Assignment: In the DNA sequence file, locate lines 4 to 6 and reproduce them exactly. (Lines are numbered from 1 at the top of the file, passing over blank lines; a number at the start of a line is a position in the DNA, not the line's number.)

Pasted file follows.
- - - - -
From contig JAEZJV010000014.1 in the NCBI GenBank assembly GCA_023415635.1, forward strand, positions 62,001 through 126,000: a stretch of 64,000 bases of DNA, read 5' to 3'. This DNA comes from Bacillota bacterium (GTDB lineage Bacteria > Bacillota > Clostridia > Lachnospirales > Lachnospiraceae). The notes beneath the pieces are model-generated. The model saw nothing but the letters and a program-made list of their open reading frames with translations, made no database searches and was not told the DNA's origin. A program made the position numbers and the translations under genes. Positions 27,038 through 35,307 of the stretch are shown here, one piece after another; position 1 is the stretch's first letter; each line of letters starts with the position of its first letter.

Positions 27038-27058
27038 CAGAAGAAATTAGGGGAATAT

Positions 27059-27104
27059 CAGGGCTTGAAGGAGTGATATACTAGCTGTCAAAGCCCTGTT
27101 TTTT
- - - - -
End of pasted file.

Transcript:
Positions 27059-27104
27059 CAGGGCTTGAAGGAGTGATATACTAGCTGTCAAAGCCCTGTT
27101 TTTT